A Critical Overview
Chapter 9: Linking emissions trading schemes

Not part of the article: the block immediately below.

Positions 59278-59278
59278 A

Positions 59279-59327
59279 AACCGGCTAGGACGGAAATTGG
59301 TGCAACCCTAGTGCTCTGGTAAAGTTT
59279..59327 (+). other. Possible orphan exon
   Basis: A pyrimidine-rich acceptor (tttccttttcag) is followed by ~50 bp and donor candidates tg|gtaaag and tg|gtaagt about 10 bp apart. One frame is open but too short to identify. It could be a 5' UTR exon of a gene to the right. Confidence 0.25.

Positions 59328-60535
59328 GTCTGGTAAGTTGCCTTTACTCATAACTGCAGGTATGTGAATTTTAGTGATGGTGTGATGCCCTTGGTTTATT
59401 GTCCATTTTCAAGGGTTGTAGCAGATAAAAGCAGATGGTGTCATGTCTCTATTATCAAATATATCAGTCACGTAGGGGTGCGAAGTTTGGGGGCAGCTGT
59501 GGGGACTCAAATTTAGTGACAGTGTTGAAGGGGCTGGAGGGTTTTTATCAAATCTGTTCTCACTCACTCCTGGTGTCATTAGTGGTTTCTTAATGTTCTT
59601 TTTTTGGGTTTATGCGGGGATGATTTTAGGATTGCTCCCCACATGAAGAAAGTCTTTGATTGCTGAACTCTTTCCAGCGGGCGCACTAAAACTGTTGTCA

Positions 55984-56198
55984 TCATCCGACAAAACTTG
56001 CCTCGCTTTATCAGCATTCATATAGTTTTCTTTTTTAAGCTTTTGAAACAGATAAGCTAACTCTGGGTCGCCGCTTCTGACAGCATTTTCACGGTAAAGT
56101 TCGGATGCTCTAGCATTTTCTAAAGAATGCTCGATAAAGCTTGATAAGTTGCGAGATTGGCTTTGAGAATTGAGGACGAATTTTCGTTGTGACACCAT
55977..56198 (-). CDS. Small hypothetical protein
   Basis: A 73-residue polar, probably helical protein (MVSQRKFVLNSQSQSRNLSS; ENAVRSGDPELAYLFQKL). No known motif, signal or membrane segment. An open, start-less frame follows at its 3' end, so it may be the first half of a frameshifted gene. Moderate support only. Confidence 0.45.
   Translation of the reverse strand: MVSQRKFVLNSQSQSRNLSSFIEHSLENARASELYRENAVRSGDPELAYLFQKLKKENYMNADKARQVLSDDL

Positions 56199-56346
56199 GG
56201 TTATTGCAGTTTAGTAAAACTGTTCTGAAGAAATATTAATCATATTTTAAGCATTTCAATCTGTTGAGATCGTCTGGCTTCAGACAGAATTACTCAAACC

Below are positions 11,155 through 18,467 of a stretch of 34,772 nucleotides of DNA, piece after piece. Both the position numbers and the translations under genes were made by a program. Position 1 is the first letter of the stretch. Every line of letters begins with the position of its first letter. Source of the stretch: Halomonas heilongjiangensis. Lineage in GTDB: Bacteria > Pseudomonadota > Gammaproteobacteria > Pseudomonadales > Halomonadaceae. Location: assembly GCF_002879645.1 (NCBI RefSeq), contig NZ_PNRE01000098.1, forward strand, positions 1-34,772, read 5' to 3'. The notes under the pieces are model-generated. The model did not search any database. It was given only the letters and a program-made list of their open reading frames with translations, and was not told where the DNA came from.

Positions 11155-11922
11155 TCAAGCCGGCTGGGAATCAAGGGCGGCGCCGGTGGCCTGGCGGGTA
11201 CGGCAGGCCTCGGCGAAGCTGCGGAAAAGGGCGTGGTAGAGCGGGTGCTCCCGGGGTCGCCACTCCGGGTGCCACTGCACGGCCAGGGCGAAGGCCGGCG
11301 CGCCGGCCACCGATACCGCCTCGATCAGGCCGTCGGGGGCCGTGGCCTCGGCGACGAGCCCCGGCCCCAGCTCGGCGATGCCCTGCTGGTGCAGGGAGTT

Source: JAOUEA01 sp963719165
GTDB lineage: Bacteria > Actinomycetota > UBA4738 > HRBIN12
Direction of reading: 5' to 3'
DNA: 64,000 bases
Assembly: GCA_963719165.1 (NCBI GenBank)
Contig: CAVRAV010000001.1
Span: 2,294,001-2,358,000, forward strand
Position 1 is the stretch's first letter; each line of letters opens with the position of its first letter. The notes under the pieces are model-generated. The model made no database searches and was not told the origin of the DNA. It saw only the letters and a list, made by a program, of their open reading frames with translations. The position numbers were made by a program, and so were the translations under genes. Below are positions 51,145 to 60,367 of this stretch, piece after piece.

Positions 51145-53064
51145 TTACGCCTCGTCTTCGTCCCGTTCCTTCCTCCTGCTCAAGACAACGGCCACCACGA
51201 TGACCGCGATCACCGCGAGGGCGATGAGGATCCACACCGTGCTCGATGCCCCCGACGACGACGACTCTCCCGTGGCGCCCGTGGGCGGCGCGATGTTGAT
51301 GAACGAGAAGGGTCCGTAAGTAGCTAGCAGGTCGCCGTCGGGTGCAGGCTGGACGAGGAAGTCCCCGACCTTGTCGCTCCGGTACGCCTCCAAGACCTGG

Over the last few decades global concerns about climate change have been intensifying, but only relatively recently have substantial efforts been made to address them. On the international level, the Kyoto Protocol of 1997 sought to forge a global climate alliance. While not succeeding in reducing the concentration of atmospheric greenhouse gas emissions, it gave rise to national and regional steps to curb GHG emissions in a cost-effective way by employing market-based instruments. One alternative approach to moving forward, and thus combat global warming, is to 'link' existing and future emissions trading systems without having to wait for countries to agree on a global climate change accord. 'Linking' is generally defined as a mechanism that allows market participants in one trading scheme to use emission rights issued under another trading scheme to meet domestic compliance obligations. Linking emissions trading schemes is expected to allow for a wider range of abatement opportunities and a larger market size, which stimulates liquidity and enables a more efficient allocation of resources. Despite the attention that 'linking' has received in the literature so far, there are very few studies of the legal issues and certainly not from a law and economics point of view, their focus being more on mapping legal barriers than on finding legal solutions. This chapter looks at the possibilities of expanding the benefits of an emissions trading system by linking it to other emissions trading systems.
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